It has an overhead on both rendering and memory and the bigger the displacement value the higher its overhead is.
Displacement Bound controls the bound of the displacement map. The bound should be carefully set to maximum extension of the displacement texture.
A too low value will introduce clipping, whereas a too high value may slowdown considerably render times.
A wrong bound value that is too small introduces clipping and render artifacts
A poorly set bound value can lead to unpredictable results.
Clarisse provides different modes of displacement direction. You can independently set the direction of the displacement for each side of the geometry using both Front Direction and Back Direction attributes.
|Normal||The displacement is performed along the normal. This is the default value.|
|Vector (Tangent Space)||The displacement is performed in XYZ using a texture defined in tangent space.|
|Vector (Object Space)||The displacement is performed in XYZ using a texture defined in object space.|
Vector displacement uses slightly more memory than Normal displacement since the displacement has to store the positions of displaced vertices.
It is possible to control the way displacements are computed at the geometry level using the attribute Displacement Mode defined in geometries. There are 3 different modes available:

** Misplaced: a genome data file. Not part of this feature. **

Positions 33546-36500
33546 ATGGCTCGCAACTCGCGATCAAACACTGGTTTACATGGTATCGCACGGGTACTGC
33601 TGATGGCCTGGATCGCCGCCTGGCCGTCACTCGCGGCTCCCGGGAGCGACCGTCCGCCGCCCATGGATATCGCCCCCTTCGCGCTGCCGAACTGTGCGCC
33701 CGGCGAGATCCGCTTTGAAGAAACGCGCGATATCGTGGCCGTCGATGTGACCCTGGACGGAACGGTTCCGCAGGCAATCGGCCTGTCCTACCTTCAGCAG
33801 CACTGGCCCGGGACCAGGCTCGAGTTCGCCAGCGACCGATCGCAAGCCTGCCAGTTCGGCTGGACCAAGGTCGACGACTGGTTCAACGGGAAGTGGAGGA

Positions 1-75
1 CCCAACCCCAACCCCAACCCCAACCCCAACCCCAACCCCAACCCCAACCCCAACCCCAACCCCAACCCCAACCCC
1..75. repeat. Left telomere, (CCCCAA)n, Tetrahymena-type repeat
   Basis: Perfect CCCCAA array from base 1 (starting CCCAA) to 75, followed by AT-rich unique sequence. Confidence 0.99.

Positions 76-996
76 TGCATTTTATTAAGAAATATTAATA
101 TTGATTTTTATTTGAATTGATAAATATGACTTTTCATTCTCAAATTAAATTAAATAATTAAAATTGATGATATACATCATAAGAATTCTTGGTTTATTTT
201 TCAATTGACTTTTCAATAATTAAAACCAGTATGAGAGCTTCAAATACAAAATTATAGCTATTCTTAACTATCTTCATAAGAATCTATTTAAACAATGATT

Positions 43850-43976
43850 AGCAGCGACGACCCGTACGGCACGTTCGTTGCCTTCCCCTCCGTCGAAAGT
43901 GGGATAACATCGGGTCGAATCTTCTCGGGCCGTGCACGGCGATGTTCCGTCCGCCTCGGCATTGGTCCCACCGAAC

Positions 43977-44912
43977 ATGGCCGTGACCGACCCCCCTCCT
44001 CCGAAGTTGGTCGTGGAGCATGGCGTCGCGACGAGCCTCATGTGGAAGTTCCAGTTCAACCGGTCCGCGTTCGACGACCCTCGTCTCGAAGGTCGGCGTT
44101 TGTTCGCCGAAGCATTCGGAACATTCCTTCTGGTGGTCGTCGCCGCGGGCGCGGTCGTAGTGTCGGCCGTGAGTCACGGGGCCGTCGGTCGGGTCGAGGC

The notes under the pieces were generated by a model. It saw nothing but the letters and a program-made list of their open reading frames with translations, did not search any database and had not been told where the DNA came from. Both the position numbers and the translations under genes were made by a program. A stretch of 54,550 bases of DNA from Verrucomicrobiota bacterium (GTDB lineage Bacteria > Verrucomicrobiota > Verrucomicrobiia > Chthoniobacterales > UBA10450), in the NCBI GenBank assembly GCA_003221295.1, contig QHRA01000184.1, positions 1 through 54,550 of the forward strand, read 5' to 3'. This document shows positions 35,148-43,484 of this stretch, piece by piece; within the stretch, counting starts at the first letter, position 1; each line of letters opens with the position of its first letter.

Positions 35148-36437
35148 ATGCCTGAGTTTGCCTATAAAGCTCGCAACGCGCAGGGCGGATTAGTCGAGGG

|Bump only||When set to Bump only, Clarisse skips the geometry tessellation and vertex displacements. The displacement shader is considered as a simple bump affecting only the shading normal.|
|Tessellation only||When set to Tessellation only, Clarisse tessellates and displaces the geometry according to the displacement shader. However the geometry normal returns the smoothed normals of the underlying micropolygon mesh.|
|Tessellation with Bump||When set to the default value Tessellation with Bump, Clarisse tessellates and displaces the geometry according to the displacement shader. The geometry normal returns the result of the bump normal which gives finer details. This mode is more expensive to compute since it requires additional computations.|